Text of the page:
Nicholas Kristof wrote a piece for today’s New York Times, The American Dream is Leaving America, that puts into perspective the challenges we face in American education if we intend to provide a bright future for every child.
In effect, the United States has become 19th-century Britain: We provide superb education for elites, but we falter at mass education.
In particular, we fail at early education. Across the O.E.C.D., an average of 70 percent of 3-year-olds are enrolled in education programs. In the United States, it’s 38 percent.
I wrote a series of posts a few months back about early childhood education in the United States.
- @NatlHeadStart, early learning programs making a difference!
- Investing in birth-to-age-3 #education programs is a great bet!
In these pieces, I try to make the case that our investment in early childhood education is a game changer. However, it will take great courage on our part as a country to invest resources into the programs that work, innovate programs that are not making a difference, and create new programs that will help all children discover their potential and follow their dreams.
We have to transform a society that has lost respect for the teaching profession. We scapegoat teachers for the problems in education and we build elaborate hierarchies that remove the decision-making further and further from educators in the classroom. Politicians and educational policy makers have never been very good at solving complex problems, like those that exist in our public educate system. We have to invest more in school leaders and teachers designing solutions to problems. A model for this work is being implemented in Atlanta K12 Design Challenge. See a recent post that highlights how design teams of teachers are using design thinking to solve for complex challenges in their schools. This project is a public-private partnership between Fulton County Schools and private schools in Atlanta (click here).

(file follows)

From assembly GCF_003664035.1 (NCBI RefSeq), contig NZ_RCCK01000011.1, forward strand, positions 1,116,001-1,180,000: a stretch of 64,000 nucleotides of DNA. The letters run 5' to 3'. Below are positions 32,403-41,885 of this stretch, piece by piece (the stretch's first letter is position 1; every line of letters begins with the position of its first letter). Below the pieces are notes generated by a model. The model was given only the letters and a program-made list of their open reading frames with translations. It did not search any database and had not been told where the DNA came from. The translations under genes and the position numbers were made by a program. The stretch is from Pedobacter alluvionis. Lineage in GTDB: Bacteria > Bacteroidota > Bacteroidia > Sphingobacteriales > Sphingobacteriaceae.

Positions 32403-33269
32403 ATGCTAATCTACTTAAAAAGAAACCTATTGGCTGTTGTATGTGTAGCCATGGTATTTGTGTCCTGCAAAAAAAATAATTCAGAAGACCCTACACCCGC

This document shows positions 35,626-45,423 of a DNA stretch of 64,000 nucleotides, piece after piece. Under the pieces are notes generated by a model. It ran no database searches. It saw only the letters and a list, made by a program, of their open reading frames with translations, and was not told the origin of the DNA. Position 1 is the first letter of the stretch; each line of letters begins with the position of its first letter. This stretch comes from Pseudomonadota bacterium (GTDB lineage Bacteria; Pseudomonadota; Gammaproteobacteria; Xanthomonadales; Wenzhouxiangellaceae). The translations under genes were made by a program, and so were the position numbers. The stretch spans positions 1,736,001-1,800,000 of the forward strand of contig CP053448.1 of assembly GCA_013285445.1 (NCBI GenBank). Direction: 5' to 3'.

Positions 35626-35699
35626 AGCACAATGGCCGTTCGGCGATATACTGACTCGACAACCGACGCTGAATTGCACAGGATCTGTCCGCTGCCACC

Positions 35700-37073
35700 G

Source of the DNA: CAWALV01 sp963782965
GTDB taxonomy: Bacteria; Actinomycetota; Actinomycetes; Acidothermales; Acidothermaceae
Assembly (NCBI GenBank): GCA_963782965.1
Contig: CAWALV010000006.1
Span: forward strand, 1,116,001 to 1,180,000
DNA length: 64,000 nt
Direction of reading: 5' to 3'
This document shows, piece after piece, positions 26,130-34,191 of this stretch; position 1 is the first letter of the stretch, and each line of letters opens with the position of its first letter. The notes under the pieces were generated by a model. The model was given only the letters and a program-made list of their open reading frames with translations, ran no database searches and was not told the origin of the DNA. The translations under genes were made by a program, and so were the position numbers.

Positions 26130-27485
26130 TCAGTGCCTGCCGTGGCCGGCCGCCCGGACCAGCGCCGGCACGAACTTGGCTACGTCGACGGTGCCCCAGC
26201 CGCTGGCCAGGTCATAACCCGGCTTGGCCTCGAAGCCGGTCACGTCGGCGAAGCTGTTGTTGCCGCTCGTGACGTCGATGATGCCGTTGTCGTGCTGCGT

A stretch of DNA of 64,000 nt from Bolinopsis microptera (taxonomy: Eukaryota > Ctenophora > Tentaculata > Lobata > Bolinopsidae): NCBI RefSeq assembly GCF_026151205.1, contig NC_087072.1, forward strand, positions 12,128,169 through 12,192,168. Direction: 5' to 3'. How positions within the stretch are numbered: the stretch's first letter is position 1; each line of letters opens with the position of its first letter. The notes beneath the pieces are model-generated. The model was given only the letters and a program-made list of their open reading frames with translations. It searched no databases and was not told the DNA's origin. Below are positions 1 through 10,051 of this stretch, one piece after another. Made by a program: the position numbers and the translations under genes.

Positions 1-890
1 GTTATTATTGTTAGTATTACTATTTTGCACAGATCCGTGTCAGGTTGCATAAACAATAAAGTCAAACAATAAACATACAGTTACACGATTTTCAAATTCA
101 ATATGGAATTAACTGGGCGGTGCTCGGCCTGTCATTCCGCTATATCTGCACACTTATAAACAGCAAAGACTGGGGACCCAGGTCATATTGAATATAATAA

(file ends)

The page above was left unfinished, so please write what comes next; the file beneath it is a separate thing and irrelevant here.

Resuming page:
Kristof lays out the challenge before us when he shares this observation of the data.
In some quarters, there’s a perception that American teachers are lazy. But the O.E.C.D. report indicates that American teachers work far longer hours than their counterparts abroad. Yet American teachers earn 68 percent as much as the average American college-educated worker, while the O.E.C.D. average is 88 percent.
Are we going to continue to invest valuable resources and energy into discussing value-added measurements for teacher evaluation, on boarding national high-stakes assessments, or whether charter schools are a good investment. All of these are issues are mostly politically motivated and not concerned about the quality of learning available to each American child. Let’s cut out the distractions and get down to the real issues of why our educational system is failing at least 25% of our children (those who don’t graduate from high school).
Again Kristof points to one of those challenges when he writes:
A new Pew survey finds that Americans consider the greatest threat to our country to be the growing gap between the rich and poor. Yet we have constructed an education system, dependent on local property taxes, that provides great schools for the rich kids in the suburbs who need the least help, and broken, dangerous schools for inner-city children who desperately need a helping hand. Too often, America’s education system amplifies not opportunity but inequality.
I for one am tired of our politicians doing little to address the growing gap between rich and poor or the inequity in our education system. It is a story we have been reading about for the past 20, 30, or 40 years. When will all of us get tired of this story being told? I hope soon. At least Kristof is trying to combat the tide. Good for him!
At the Center for Teaching, we are trying to build public-private partnerships, like those in AK12DC, so that our schools are sharing best practices, learning from one another, and investing in the teachers’ creative talents. This is our way of making a difference.